There's Music in Them Thar Tubs
| WASHTUB REVIVAL|
[The following is a short essay I wrote several years ago. Feedback on the topic is always welcome, and if you'd like to contribute your own commentary on any WTB topic, please send it along.
|We seem to be entering an era of renewed enthusiasm for the washtub bass. |
The main front of development would appear to be the resurgence of country-rock or bluegrass-oriented acoustic bands composed of younger musicians. Although I am no musicologist, nor musico-sociologist, I would offer the guess that, among musicians and their audiences alike, this is reaction away from dependence on electronic equipment and studio refinement-- or, at least, that it is a function of cultural currents and the tides of fashion.
But there are other, more fathomable, elements which could either drive a WTB resurgence or enable it to go farther and in different directions than previous renewals took it. And they may extend the range of that resurgence to well beyond the territories of bluegrass and country.
A significant factor could be the high cost of entry-level acoustic basses. You may not care for the sound of an electric bass, or you may just prefer the simplicity of the acoustic instrument. Then you behold that $700-$1000 price tag, and you have three choices: give up (your bass instincts), cough up (the cash), or take up (the washtub bass.)
While I am guessing, here are a couple of other conjectures on factors that could fire a washtub bass resurgence. One would be a serious depletion of the number of used acoustic basses in circulation, just because previous waves of bassists started electric and stayed electric and fed nothing into the acoustic market when they upgraded. Besides, like anything else, these acoustic behemoths must suffer a certain mortality. A box six feet tall, three feet wide and made of thin wood has to have its liabilities.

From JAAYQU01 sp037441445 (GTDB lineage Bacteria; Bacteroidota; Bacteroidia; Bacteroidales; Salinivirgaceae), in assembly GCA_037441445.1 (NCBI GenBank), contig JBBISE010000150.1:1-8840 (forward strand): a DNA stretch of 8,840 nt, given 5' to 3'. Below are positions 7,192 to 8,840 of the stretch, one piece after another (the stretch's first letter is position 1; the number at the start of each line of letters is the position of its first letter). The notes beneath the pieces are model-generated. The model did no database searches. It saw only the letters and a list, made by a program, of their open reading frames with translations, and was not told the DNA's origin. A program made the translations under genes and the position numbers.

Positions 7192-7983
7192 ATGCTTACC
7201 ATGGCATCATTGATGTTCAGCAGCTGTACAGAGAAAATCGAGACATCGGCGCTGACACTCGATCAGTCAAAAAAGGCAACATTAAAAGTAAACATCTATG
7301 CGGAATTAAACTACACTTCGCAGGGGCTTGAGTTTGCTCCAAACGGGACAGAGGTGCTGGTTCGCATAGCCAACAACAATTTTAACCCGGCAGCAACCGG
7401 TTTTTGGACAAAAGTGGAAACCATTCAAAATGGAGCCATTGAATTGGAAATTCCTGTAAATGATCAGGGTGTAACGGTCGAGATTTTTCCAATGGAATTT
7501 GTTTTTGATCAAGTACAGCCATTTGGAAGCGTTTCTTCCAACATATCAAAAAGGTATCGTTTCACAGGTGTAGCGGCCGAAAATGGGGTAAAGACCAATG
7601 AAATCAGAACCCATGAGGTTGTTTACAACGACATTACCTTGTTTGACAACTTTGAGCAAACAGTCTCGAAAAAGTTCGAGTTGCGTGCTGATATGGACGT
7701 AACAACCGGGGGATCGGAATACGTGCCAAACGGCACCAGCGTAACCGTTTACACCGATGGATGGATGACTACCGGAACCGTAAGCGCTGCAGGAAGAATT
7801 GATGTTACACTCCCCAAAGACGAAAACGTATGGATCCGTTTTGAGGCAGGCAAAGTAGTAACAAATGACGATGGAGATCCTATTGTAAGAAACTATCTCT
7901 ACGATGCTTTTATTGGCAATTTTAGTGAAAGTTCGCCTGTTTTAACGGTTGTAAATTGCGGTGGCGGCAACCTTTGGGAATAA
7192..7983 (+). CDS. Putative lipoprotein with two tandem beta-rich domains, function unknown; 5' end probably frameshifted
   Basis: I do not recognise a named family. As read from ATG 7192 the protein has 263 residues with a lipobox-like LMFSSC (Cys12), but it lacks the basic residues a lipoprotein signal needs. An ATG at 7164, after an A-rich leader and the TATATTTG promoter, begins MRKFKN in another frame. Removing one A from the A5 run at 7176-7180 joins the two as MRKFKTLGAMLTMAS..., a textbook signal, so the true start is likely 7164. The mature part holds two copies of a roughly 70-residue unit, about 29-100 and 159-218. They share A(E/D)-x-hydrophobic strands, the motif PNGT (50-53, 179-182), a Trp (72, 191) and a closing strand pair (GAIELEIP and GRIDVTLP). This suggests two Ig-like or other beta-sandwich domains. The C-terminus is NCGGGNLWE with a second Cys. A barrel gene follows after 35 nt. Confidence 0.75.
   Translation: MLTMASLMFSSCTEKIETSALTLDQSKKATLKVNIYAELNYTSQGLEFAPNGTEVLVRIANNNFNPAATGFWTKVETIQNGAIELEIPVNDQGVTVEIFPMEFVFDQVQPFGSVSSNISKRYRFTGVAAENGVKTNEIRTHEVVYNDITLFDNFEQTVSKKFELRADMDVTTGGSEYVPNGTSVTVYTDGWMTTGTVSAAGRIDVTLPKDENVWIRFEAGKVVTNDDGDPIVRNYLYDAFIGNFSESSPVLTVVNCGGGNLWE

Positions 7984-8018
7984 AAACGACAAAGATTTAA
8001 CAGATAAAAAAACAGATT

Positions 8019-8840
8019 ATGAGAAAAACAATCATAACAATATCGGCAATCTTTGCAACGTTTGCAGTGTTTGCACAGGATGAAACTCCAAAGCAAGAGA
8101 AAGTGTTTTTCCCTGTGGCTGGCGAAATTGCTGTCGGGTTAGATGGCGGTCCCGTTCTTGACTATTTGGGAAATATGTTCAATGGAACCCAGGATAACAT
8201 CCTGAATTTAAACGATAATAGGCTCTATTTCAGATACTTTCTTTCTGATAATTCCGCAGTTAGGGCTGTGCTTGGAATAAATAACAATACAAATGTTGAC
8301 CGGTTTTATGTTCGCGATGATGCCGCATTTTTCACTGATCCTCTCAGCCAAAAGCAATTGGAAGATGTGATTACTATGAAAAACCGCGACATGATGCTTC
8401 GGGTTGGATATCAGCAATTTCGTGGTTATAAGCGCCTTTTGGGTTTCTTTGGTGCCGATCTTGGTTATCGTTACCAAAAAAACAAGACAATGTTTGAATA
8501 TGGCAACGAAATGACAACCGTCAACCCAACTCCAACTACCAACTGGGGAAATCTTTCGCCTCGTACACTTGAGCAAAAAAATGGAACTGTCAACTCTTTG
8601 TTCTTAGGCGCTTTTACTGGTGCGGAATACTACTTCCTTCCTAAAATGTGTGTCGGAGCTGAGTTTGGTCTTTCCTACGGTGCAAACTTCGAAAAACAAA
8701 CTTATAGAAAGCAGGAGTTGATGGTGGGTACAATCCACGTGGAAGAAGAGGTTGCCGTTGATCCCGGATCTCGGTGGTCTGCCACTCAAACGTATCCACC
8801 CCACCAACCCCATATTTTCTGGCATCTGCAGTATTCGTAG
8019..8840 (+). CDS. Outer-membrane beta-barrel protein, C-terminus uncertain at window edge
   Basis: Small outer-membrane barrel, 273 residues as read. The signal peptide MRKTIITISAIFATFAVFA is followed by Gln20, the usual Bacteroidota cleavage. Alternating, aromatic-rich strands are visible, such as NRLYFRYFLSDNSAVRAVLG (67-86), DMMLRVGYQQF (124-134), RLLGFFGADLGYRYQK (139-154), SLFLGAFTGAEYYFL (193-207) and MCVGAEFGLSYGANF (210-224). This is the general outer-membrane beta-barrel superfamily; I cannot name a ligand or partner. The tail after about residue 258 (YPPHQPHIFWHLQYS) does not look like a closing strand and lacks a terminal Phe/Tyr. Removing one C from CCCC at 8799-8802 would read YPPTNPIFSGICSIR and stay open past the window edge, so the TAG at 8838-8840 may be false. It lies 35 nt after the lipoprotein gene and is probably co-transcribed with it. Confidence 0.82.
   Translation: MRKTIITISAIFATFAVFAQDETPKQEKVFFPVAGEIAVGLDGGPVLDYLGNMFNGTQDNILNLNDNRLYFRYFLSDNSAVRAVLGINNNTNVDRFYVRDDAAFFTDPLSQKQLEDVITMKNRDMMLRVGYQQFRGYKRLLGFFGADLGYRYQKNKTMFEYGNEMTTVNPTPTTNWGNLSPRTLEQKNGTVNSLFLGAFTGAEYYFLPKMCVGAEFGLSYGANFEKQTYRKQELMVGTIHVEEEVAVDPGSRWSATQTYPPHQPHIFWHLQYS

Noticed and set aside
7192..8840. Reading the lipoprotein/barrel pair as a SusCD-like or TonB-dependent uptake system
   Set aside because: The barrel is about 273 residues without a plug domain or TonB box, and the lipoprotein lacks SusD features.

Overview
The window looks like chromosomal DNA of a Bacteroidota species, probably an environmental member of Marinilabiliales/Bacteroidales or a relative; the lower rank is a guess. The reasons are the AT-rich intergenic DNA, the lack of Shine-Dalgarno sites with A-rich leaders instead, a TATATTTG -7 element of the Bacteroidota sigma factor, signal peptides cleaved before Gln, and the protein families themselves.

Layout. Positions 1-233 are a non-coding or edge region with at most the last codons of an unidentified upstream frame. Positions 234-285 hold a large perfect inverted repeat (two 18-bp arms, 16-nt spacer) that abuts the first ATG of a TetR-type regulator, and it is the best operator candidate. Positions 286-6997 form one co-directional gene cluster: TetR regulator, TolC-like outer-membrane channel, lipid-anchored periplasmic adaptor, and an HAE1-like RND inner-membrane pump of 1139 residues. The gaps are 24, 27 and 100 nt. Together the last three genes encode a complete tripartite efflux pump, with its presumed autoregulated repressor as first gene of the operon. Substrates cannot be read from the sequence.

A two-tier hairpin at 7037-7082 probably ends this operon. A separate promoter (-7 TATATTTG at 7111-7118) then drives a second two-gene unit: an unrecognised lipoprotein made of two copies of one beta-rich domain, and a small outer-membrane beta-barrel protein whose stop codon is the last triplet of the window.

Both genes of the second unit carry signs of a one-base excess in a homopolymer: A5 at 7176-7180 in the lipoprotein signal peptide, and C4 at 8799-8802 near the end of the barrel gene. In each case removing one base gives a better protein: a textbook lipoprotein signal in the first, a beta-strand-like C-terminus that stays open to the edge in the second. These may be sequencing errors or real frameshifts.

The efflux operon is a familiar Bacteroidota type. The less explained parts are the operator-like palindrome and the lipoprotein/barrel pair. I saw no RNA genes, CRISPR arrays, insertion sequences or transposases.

Even changes in the economy could have a bearing on the matter, with a chain of causation starting as far away from the topic as the reduction in average car size. What was the limerick about the young man from Boston, who drove around in an Austin? I believe it went on the say he had room for his bass and a gallon of gas. But that was the old days-- now you may have to choose between gas and bass, unless you opt for the relative portability of a washtub model.
But there is a fundamental fact behind the whole scene, which may do the most to prolong and encourage a washtub bass revival, and that is, that the musical potential of the washtub has by no means been fully explored. As creator of the Tub-O-Tone, I have been experimenting with WTB design for several years, and two things have continually impressed me: how backward the standard design is, and how much more the tub can offer, with the assistance of some 9th-grade physics.
Being of backward design does not mean that the traditional WTB can not produce excellent music. But it does mean that it is a lot more difficult than it ought to be, if you happen to lack the hand-ear coordination of a Washtub Jerry or the callusses of a ditch-digger. And it means that the technical limitations of the instrument form a rather low ceiling over the musical productiveness of the player.
I expect that situation to change greatly over the next few years.